Expat Freelancer: Your budget is your business

A client will often talk about ‘their budget’.

This is all well and good, I can discuss any matter with a potential client, and most sane humans understand that, at best, there ‘may be some wiggle room’ when paying for goods or services.

The point is that some people, do not.

So this means that some people seem to be unable to understand that when they approach someone for a job to be done – a professional service that they need – there may be a fee for this.

And – get this – the fee may be beyond their expected ‘budget’.

This is of course not a huge problem. No one is forcing them to take the service.

So why – why? – do they seem annoyed or even angry about it?

“If this is the way it is going to be then we cannot work like this”

“But we need a return on investment here so our budget cannot be stretched”

I. Don’t. Care.

When dealing with any size of business – for their own business and commercial interests – such morons need to realise the very basic, easy-for-a-child-to-understand way that money works.

The reason that there is a fee, is that ‘that is how much it costs in the World to get that done’.

The reason why it costs that much is because the person the other end is not a King or Queen. They have these things called ‘bills’ and ‘rent’, and ‘food’.

Working people cannot go to their landlord or the cashier at the checkout and just say “sorry this is not within my budget, I will instead want you to offer a lower price”. Or “dear Water supplier to my house, I won’t get a good return on investment at these rates that you are charging”.

So such people who take rudeness as a way to communicate with people when discussing something that they want done – I would instead suggest that they use the invention of ‘the mirror’ to sit and take a long look at their own face for several hours.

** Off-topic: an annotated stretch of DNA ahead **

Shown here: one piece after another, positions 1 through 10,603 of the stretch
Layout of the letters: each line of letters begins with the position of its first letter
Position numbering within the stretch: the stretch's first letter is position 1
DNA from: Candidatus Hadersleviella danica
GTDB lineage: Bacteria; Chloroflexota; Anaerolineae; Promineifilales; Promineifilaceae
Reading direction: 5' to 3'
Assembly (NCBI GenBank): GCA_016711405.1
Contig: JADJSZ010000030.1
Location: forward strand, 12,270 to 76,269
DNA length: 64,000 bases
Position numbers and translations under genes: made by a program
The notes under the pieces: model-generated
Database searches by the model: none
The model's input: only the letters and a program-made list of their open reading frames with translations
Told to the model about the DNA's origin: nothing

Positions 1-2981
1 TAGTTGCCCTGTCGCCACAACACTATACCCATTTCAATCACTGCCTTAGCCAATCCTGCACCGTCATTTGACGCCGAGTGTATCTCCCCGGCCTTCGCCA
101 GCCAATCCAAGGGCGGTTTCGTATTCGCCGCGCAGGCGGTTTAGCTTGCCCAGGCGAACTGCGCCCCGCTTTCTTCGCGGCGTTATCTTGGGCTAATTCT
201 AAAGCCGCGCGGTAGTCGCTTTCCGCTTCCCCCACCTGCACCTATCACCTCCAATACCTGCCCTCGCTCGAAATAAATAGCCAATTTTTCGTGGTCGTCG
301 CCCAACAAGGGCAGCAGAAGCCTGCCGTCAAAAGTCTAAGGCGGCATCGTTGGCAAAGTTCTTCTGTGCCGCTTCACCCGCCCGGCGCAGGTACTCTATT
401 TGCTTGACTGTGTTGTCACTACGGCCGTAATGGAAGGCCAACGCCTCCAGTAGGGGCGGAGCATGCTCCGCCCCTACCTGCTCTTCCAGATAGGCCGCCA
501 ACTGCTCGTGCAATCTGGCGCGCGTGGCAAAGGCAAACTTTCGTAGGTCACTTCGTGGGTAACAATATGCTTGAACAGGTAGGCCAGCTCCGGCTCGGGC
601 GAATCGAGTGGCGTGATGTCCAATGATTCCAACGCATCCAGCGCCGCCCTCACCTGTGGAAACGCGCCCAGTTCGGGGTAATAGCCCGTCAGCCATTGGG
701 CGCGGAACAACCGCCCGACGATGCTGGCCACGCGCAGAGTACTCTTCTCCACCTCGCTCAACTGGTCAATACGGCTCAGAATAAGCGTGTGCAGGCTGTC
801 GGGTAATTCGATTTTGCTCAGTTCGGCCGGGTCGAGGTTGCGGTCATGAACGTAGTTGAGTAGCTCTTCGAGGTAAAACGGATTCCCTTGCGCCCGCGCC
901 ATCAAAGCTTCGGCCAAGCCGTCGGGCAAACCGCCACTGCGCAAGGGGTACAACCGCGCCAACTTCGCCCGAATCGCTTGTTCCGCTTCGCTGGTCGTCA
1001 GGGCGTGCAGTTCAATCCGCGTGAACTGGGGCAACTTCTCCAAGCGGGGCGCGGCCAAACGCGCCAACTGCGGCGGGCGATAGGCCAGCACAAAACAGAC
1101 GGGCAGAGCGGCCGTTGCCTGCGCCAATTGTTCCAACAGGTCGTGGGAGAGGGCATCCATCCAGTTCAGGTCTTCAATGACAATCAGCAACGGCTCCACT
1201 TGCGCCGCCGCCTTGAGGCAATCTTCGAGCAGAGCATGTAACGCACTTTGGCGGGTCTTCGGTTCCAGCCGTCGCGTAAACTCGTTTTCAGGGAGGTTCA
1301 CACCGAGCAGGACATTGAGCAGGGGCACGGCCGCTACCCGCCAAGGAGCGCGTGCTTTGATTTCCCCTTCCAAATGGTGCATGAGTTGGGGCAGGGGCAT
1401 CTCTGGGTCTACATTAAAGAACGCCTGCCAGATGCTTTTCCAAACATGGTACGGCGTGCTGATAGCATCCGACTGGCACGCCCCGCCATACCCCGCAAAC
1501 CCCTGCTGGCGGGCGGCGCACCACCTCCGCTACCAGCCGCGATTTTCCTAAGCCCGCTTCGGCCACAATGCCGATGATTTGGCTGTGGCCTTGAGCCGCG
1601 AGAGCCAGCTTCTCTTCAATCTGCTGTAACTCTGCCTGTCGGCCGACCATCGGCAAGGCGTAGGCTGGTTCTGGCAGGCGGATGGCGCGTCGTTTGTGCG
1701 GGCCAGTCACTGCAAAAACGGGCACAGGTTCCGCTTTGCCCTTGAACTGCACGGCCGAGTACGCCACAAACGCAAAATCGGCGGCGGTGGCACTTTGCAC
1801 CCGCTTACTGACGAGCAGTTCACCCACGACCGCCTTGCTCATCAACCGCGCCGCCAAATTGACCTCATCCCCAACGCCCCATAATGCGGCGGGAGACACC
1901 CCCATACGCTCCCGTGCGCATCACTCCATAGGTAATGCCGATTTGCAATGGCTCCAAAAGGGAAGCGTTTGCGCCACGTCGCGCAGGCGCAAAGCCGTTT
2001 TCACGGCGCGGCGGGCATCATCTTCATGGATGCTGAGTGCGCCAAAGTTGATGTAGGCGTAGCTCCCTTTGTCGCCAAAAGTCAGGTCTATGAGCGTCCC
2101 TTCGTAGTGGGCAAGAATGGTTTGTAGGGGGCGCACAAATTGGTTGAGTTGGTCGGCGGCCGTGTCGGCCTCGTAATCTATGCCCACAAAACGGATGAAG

These exact moments may not have happened to me – I have been reasonably lucky.

Some fellow freelance ‘pals’ have had to deal with some dumbos recently – and the problem is that they are much nicer people than I am, so they still attempt basic communication with those who seem to expect that the world and all it’s people ‘owe them’ something.

This should be the best part of good freelancing – the choice of with whom to work. And to remind any rude people that if they want to see a good ‘return on investment’ then they can just check the toilet on their next visit.




Categories: Work


Foreigner in Shanghai


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3 Comments on “Expat Freelancer: Your budget is your business”

  1. February 6, 2013 at 8:41 am #

    Wise words! I shall remember this next time I am negotiating my private tutor fee. Or any fees come to that. Always a joy, negotiating in Shanghai……

    • February 6, 2013 at 12:51 pm #

      Yes – and it is never potential clients who politely and humbly approac, ‘asking for a favour’ style. It’s always those who are desperately doing anything they can do scrounge and scrape up more RMB so they can hang around actual rich people in crappy nightclubs and feel part of the clique. The kind of twats who just say they want something ‘high end’ as their brief.


  1. For those who don’t understand ‘work’ | Developing City - May 16, 2013

    […] have already explained in more detail about how there are plenty of morons in […]

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